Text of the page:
A combination of vaccination and naturally acquired infection appears to boost the production of maximally potent antibodies against the COVID-19 virus, new UCLA research finds.
The findings, published today in the peer-reviewed journal mBio, raise the possibility that vaccine boosters may be equally effective in improving antibodies’ ability to target multiple variants of the virus, including the delta variant, which is now the predominant strain, and the recently detected omicron variant. (The study was conducted prior to the emergence of delta and omicron, but Dr. Otto Yang, the study’s senior author, said the results could potentially apply to those and other new variants.)
“The main message from our research is that someone who has had COVID and then gets vaccinated develops not only a boost in antibody amount, but also improved antibody quality — enhancing the ability of antibodies to act against variants,” said Yang, a professor of medicine in the division of infectious diseases and of microbiology, immunology and molecular genetics at the David Geffen School of Medicine at UCLA. “This suggests that having repeated exposures to the spike protein allows the immune system to continue improving the antibodies if someone had COVID then been vaccinated.”
(The spike protein is the part of the virus that binds to cells, resulting in infection.)
Yang said it is not yet known whether the same benefits would be realized for people who have repeated vaccinations but who have not contracted COVID-19.
The researchers compared blood antibodies in 15 vaccinated people who had not been previously infected with SARS-CoV-2, the virus that causes COVID-19, with infection-induced antibodies in 10 people who were recently infected with SARS-CoV-2 but not yet vaccinated. Several months later, the 10 participants in the latter group were vaccinated, and the researchers then reanalyzed their antibodies. Most people in both of the groups had received the Pfizer–BioNTech or Moderna two-dose vaccines.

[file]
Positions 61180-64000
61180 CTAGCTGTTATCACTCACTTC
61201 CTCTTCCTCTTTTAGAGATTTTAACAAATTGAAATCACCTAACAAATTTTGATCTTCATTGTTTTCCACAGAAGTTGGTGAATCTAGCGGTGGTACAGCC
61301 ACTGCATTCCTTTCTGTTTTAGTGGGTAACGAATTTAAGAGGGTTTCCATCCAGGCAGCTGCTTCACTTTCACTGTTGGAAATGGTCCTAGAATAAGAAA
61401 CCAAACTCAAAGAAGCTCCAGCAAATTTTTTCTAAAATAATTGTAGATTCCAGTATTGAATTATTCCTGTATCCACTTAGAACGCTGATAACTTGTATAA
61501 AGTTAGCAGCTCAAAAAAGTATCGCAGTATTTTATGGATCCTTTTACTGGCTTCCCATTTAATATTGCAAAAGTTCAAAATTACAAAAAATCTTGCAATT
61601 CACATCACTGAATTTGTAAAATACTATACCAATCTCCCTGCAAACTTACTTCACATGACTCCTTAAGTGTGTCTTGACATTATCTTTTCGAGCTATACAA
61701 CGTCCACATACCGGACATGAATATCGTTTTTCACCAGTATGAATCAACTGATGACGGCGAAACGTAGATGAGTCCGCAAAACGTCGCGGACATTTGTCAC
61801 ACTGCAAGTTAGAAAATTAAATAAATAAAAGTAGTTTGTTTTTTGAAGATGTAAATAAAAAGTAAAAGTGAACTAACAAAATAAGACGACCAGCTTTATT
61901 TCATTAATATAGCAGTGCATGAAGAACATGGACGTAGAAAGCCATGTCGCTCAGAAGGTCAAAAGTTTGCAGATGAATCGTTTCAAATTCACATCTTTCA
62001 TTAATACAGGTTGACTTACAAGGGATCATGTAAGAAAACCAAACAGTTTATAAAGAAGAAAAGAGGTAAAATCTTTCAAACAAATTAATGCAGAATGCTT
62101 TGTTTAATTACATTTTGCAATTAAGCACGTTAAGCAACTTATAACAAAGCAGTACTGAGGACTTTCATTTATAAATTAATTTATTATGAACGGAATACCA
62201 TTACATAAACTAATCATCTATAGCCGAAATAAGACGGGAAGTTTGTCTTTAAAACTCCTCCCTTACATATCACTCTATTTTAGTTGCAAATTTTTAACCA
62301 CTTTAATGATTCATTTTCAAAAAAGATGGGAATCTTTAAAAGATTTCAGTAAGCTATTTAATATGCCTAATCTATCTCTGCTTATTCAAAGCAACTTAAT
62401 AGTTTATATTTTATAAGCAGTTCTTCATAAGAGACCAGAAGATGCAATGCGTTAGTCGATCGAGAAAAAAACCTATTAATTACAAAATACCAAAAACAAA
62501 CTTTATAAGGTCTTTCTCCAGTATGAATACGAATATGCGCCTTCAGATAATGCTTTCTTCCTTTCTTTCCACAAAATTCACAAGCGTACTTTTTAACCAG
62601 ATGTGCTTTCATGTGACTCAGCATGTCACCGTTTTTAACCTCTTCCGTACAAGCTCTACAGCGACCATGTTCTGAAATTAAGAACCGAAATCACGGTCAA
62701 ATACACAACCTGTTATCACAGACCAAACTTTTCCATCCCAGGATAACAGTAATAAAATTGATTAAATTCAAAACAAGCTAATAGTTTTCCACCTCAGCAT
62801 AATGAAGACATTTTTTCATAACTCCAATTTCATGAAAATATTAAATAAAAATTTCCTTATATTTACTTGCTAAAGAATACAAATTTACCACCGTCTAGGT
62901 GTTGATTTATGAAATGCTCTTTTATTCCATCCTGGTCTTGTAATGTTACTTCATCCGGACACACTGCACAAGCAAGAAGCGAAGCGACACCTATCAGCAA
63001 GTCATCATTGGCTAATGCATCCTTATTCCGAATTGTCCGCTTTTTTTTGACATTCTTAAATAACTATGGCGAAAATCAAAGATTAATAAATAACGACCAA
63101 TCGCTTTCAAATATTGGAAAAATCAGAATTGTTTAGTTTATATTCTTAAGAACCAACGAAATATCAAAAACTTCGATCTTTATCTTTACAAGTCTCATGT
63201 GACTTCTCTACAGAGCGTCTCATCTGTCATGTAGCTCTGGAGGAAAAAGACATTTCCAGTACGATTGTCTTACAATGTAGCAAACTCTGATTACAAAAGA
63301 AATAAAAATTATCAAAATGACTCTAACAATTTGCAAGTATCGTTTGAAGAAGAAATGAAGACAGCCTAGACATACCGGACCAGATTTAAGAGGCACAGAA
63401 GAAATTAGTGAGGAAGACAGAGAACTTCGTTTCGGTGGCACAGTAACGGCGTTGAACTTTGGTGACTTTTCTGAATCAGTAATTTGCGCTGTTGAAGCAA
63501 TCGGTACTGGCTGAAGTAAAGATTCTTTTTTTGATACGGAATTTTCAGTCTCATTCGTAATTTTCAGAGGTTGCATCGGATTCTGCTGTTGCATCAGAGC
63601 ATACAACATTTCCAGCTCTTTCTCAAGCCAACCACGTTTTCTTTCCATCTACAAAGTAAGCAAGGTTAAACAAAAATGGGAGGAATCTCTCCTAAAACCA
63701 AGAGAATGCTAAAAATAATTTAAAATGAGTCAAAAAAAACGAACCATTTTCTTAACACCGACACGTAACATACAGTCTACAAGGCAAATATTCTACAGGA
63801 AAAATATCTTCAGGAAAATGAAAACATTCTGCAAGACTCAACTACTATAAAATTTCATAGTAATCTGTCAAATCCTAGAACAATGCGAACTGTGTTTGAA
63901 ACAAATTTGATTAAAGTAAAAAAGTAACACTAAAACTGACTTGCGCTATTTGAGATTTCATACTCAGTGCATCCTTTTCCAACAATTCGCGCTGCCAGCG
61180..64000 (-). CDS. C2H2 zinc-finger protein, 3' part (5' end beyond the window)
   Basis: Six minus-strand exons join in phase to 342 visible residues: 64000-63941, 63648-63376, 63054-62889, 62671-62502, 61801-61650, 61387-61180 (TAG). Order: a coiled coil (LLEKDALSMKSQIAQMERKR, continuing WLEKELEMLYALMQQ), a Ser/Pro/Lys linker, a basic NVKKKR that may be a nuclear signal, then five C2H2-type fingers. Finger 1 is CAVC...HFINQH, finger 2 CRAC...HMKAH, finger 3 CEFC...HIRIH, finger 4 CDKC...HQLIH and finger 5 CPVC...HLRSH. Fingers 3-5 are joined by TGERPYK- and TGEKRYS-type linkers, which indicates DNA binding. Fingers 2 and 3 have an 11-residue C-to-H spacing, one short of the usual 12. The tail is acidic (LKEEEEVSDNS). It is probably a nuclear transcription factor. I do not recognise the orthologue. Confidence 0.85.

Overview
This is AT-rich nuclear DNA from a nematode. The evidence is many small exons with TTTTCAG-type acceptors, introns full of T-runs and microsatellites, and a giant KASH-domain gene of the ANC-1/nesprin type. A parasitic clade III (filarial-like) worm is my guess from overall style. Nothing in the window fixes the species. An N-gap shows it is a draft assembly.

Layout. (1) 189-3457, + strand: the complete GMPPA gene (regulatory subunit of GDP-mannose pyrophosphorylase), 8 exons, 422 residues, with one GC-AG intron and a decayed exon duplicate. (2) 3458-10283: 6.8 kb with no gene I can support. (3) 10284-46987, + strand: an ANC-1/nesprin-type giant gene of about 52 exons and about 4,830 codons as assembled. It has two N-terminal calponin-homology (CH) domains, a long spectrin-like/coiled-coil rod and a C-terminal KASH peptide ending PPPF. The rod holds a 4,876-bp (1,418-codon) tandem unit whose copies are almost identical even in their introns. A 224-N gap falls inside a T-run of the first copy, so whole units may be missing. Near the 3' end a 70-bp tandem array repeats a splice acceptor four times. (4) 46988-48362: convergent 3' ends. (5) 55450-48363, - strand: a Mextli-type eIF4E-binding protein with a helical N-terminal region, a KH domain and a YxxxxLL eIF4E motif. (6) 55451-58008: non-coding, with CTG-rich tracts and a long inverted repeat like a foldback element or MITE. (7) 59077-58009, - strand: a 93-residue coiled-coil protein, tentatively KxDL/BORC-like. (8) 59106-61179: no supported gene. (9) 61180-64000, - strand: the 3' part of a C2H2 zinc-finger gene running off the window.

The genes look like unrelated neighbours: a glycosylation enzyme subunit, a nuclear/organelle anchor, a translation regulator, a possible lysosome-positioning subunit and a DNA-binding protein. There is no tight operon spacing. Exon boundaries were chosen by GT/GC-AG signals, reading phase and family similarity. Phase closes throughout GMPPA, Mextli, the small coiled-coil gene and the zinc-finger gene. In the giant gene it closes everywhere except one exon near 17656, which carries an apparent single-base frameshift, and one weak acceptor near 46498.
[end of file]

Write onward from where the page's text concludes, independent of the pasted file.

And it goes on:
The scientists evaluated how antibodies acted against a panel of spike proteins with various common mutations in the receptor-binding domain, which is the target for antibodies that help neutralize the virus by blocking it from binding to cells.
They found that the receptor-binding domain mutations reduced the potency of antibodies acquired by either natural infection or vaccination alone to about the same degree in both groups of people. When previously infected people were vaccinated about a year after natural infection, however, their antibodies’ potency was maximized to a point that they recognized all of the COVID-19 variants the scientists tested.
“Overall, our findings raise the possibility that resistance of SARS-CoV-2 variants to antibodies can be overcome by driving further maturation through continued antigenic exposure by vaccination, even if the vaccine does not deliver variant sequences,” the researchers write. They suggest that repeated vaccinations may have the capacity to accomplish the same thing as getting vaccinated after having had COVID-19, although further research will be required to address that possibility.
The study’s other authors are F. Javier Ibarrondo, Christian Hofmann, Ayub Ali, Paul Ayoub and Dr. Donald Kohn, all of UCLA.
The study was funded by the AIDS Healthcare Foundation and various private donors.